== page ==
This story first appeared in the June 28 issue of The Hollywood Reporter magazine.
It's that time of year when critics begin the labor of debating which talent deserve Emmy noms. The reason this is difficult is a good thing -- there's more brilliant television than ever before.
I'm a believer that the voters are unpredictable; they're not looking for predictors or influences. I've been a member of the Television Critics Association for years, and we've made some surprising choices along the way. (I'd say we're most on point with new series and emerging stars.)
I've chosen not to be a member of the Broadcast Television Journalists Association but am doubtful that nominees and winners for its 3-year-old Critics' Choice TV Awards ultimately will hold much sway with Emmy voters (though I agreed with many of those honored June 10). And the Golden Globes? They treat TV like Oscar's ugly stepchild -- an outdated slight given how many more people watch TV than movies.
All of this means good luck to Emmy voters because it will be nearly impossible to "get it right" this year. That said, a few peers have been weighing in on supposed slam dunks and dark horses.
Alan Sepinwall of HitFix.com echoed a sentiment I share about how previously ignored (and Critics' Choice winner) Southland actor Michael Cudlitz is in need of a supporting drama actor nom. "No acting win would feel more deserving," wrote Sepinwall. "The work he did [on] the five seasons of Southland -- particularly in this last season, as his Officer John Cooper was put through hell in a way he ultimately couldn't survive -- was astonishing."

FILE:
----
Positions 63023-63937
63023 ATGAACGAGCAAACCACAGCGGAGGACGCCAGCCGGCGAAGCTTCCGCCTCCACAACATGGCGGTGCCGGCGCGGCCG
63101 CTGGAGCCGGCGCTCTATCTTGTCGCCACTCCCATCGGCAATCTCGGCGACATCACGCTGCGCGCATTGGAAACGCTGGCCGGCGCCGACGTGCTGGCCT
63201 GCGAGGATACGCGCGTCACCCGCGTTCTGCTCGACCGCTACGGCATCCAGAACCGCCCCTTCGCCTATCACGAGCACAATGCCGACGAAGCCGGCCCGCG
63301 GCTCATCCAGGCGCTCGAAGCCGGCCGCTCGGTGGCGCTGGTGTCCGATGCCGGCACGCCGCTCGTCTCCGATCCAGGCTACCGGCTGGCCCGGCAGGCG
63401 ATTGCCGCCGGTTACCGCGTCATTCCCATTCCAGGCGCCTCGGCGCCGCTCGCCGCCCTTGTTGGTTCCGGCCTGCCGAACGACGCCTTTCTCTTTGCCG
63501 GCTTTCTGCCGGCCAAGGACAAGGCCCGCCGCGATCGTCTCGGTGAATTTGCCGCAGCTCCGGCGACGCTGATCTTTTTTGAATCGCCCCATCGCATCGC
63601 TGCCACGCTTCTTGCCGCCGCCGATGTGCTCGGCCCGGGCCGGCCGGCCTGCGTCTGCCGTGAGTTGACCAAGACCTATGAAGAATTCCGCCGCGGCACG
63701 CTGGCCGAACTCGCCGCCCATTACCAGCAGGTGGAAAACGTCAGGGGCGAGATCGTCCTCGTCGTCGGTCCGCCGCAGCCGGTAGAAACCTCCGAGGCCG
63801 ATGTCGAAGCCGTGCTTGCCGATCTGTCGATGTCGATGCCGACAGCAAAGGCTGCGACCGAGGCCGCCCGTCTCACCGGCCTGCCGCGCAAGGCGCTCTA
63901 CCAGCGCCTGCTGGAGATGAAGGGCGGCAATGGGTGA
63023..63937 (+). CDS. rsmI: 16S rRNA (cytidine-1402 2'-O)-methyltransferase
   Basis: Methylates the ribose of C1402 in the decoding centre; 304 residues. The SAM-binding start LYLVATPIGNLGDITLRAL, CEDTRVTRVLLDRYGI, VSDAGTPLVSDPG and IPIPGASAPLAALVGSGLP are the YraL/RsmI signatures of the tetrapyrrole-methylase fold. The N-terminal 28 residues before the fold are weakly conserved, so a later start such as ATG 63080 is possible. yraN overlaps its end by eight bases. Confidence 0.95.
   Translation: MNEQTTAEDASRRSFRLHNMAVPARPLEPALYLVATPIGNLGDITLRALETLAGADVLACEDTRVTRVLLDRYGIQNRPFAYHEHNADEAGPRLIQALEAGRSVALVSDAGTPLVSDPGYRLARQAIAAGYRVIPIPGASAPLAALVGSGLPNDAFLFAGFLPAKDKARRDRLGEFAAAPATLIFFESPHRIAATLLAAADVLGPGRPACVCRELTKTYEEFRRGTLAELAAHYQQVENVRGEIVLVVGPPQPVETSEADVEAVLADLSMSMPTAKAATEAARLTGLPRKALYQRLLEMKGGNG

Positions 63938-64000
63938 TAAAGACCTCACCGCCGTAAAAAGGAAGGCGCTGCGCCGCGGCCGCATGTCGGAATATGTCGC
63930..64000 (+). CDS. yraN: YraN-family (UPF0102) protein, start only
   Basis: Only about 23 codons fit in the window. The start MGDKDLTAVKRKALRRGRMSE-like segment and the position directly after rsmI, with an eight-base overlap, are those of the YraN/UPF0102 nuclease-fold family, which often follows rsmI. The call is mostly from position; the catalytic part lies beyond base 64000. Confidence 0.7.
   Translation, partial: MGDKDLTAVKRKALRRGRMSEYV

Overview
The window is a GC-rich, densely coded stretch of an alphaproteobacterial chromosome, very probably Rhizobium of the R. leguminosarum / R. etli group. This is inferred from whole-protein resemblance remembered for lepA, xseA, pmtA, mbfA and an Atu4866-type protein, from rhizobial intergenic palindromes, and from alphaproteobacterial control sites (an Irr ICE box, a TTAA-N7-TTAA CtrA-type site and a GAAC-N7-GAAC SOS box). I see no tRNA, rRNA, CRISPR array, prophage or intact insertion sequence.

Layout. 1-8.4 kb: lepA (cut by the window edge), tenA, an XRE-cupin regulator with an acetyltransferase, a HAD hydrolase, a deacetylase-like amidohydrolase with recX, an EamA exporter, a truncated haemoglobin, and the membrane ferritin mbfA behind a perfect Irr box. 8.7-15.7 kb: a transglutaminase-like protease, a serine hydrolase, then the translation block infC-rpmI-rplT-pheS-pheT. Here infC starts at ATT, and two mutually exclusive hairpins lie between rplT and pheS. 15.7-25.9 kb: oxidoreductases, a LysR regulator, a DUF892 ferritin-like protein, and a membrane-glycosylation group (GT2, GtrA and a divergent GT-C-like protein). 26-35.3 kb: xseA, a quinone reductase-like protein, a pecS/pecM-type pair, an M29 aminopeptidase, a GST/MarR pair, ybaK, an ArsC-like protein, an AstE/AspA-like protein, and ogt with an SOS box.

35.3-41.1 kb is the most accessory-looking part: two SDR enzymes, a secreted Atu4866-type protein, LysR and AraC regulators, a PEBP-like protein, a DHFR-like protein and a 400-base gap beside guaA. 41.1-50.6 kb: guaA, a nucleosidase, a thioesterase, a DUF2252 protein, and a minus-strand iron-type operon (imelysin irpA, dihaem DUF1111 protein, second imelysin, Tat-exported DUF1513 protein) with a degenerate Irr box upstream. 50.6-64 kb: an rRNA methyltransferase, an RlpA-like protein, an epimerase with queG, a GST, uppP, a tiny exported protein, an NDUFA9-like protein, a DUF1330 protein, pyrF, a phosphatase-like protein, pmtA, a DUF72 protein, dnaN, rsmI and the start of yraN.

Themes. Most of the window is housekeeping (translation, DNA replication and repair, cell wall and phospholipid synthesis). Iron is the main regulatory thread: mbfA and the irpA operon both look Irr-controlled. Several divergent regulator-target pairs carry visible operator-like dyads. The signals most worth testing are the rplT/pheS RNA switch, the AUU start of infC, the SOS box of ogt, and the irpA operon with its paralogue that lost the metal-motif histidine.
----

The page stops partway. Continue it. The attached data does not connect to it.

In writing about his "Emmy dream ballot," USA Today critic Robert Bianco said that three slots for lead actor in a comedy series would go to Alec Baldwin, Louis C.K. and Jim Parsons (all nominated last year), with Jason Bateman (Arrested Development) and Matt LeBlanc (Episodes) getting another two. "I'm hoping the last spot goes to Neil Flynn (The Middle), but I can live with it going to Don Cheadle (House of Lies), Johnny Galecki (The Big Bang Theory), Garret Dillahunt (Raising Hope) or Jake Johnson (New Girl)."
Bianco said Arrested and Mad Men shouldn't be lauded for comedy or drama, saying of the latter: "It's a great show, but this has not been a great -- or maybe even a good -- season. If the Emmys are to maintain their integrity, they have to acknowledge such downturns."
Elsewhere, Matt Zoller Seitz of New York magazine and Vulture.com called Noah Emmerich of FX's The Americans "the best dramatic performer of the year" in a recent "Best of TV" column. Matt Roush, from TVGuide.com (he has an uncanny ability to pick Emmy winners), called Sundance's Top of the Lake a "frontrunner" in the movies/miniseries category. Roush also predicted that Arrested and House of Cards would be nominated for best comedy and drama.
There are also some dark horses whom critics love, including Laura Dern (Enlightened) and Critics' Choice winner Monica Potter of Parenthood. Said Sepinwall: "The cancer arc Potter's Kristina went through is pretty standard awards-show bait, but [they] made it into great awards-show bait. … I knew tissues would be required, and welcome, for viewing of any Kristina/Adam scene."
No doubt you'll read all manner of Emmy guesses and wishes before nominees are announced, including a list from yours truly.
- Arts & Entertainment
- Television Critics Association
- Alan Sepinwall